How to Properly Keep a Food Log

Food logs, which are also known as food diaries or food journals, can serve several purposes. Such food logs can be utilized to help you lose or gain weight, to track progress, to help ensure you're eating a balanced diet and getting proper nutrition, or to keep track of which solid foods you have introduced to an infant.

You can also use a food log to help pinpoint which foods may be causing symptoms of allergies, intolerances, or sensitivities. Here's how to keep a useful food diary.

Woman writing in journal in cafe
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How to Start a Food Log

  1. Choose a format for your food log that will work for your lifestyle. If you regularly use a PDA or a planner, also use it to keep your log; otherwise, a pocket-sized notebook is ideal for your food log.
  2. If you eat at regular meal times, you may choose to preset your pages with places to write down the foods you eat and the regular times that you eat them. Be sure to leave the facing pages blank in a paper log.
  3. Each time you eat, mark down the time and write down every food you eat, including brand names (for future investigation), beverages, and frying oils. Note any garnishes, toppings, or additives. The goal is to be as complete as possible. Do update immediately after eating; this is one of those tasks that is easiest to do directly after each meal.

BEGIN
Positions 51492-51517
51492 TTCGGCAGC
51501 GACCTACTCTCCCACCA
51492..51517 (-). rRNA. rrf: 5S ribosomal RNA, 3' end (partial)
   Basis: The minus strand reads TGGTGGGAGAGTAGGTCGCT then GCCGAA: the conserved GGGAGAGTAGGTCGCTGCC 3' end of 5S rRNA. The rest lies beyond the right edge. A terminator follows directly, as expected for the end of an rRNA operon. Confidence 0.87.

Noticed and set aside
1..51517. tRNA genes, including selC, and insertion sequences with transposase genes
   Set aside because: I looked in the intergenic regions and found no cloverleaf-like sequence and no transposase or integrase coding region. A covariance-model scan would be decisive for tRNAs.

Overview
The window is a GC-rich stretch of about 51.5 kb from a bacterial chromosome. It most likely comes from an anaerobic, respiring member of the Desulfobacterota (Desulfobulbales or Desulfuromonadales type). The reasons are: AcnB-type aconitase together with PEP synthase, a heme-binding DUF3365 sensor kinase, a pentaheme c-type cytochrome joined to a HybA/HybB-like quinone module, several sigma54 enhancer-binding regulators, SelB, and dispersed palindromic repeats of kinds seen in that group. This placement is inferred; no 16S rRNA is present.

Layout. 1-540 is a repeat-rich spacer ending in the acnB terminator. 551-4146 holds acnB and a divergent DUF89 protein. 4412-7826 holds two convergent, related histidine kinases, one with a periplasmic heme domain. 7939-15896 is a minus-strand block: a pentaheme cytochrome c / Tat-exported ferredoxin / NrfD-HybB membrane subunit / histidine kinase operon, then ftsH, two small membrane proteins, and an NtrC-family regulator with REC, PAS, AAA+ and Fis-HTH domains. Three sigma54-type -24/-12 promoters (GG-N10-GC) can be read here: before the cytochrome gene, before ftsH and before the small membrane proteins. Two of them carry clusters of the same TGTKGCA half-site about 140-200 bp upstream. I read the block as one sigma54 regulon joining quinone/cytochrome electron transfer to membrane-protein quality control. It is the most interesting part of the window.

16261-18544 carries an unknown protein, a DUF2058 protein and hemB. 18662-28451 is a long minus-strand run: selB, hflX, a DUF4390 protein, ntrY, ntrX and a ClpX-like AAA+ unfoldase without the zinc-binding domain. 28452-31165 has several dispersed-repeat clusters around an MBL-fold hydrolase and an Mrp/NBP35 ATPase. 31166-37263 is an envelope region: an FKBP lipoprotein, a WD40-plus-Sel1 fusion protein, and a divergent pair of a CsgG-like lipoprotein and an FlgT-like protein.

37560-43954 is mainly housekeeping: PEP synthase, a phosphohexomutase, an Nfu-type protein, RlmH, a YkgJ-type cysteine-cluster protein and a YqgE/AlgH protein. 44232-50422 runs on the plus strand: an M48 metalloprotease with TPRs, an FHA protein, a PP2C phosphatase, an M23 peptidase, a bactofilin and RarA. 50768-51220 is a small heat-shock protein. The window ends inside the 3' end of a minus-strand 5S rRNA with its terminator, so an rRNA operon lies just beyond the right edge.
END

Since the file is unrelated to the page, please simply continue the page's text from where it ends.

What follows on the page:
4. If you experience symptoms, on the page facing your most recent meal (or immediately after the most recent meal in your PDA), write down a summary of your symptoms. While your physician is in the best position to determine whether the most recent meal (or, indeed, any food) actually caused the symptoms, this is a good way to keep the log organized.


  1. A food log is not a substitute for the guidance of your physician. Rather, it is a supplement. If your doctor recommends that you keep a food log, this is one way to do it.
  2. If you find the journaling process overwhelming, it is better to go a little light on detail than to forgo writing down what foods you ate all together. A system you can live with is better than no system at all.
  3. If you are keeping track of solid foods that an infant from an atopic family (a family with allergic tendencies) is eating for the first time, try marking the first introduction of new foods in some way, perhaps with an asterisk.
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